Github is one of web-based hosting services for sharing and collaborating with code and data.
It all depends on your needs and preferences. Each are pretty similar.
We’re going to publish a folder to Github because it offers free hosting to open-source software projects.
It’s already where most R packages are hosted when they’re being developed.
If you’re using two-factor authentication in Github, you’ll need to go through some more steps for generating an SSH key to connect. This shouldn’t concern you if you’re using Github after just creating a new account.
Go to Github.com and create a new account if you haven’t yet. Use the same username and email address that you set up with your git global option.
For this example, we’re going to upload our folder of chunks that we created in the Publishing chapter.
In Github, create a new public repository called “chunks”.
Do NOT check “Initialize with README”. You want a blank repository.
This will create a new repository page, which needs to be synchronized with the local repository we’re about to create.
Create a folder somewhere (Remember good workflow. Maybe move it to your Documents folder or a new folder for Projects?) and also call it “chunks”.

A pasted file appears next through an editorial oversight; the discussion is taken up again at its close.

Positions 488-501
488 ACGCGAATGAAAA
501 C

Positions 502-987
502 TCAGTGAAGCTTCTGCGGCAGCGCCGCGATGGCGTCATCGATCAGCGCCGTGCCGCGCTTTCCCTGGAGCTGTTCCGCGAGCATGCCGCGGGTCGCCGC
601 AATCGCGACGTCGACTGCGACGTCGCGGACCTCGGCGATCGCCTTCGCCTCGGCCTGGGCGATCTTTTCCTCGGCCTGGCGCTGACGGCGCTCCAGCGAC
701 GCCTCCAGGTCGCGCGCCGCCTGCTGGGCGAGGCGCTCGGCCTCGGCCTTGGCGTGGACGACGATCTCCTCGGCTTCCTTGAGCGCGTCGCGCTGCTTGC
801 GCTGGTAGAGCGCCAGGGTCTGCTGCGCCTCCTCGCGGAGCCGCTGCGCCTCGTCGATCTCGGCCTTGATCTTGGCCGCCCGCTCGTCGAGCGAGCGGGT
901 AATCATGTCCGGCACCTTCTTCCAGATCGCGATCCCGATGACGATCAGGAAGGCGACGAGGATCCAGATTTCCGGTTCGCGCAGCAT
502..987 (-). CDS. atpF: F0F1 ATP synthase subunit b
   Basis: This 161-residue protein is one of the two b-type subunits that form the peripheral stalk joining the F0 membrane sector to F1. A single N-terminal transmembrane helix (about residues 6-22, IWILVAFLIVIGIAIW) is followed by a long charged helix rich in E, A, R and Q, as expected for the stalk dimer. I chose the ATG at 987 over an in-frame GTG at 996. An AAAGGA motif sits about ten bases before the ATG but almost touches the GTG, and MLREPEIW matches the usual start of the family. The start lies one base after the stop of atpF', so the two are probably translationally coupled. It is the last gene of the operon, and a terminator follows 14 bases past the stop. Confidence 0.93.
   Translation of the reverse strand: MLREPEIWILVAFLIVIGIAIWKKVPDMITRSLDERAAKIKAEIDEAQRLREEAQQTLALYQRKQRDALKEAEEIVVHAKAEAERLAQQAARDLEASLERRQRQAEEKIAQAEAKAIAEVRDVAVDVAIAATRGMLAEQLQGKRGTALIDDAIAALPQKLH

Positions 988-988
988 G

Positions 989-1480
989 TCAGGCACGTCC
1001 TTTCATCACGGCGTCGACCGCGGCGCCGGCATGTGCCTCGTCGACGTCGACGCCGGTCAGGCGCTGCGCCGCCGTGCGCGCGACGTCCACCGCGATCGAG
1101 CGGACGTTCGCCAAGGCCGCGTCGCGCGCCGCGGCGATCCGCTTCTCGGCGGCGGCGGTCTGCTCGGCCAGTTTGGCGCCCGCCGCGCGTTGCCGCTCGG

Copy and paste the files, including 01_chunk.html and 01_chunk.rmd files into that “chunks” folder.
Open up your CMD/terminal and navigate to the folder.
For me, that would look like:
Type in the git commands we learned before to initialize, add, and commit.
git init git add . git commit -m "first commit"
Now we need to connect this repository on the local computer to the repository on Github.
The lines were provided when you created the repository on Github:
Type the equivalent of that into your terminal/cmd:
git remote add origin firstname.lastname@example.org:YOURUSERNAME/chunks.git git push -u origin master
Refresh your Github repo and all your files should be there:
Now you can get those HTML files hosted.
github.io is the address for hosted files. Can you spot what to swap?
First we need to set up Github to host the files.
After uploading your repo, click on Settings on the top right.
Scroll down to the GitHub Pages section of Settings.
Change the Source from
master branch and click save.
For future projects, you can organize your files so that all output HTML are stored in a
docs folder. Then the option
master branch\docs will host those files and ignore everything in the root folder.
Now go to https://YOURUSERNAME.github.io/chunks/06_chunk.html and you should have your hosted file!
What if you get some new data and wanted to update this?
And that is that!
With this published repo, you’re now part of the reproducible journalism community.
Last thing we’ll go over are some tips and best practices.
© Copyright 2018, Andrew Ba Tran
© Copyright 2018, Andrew Tran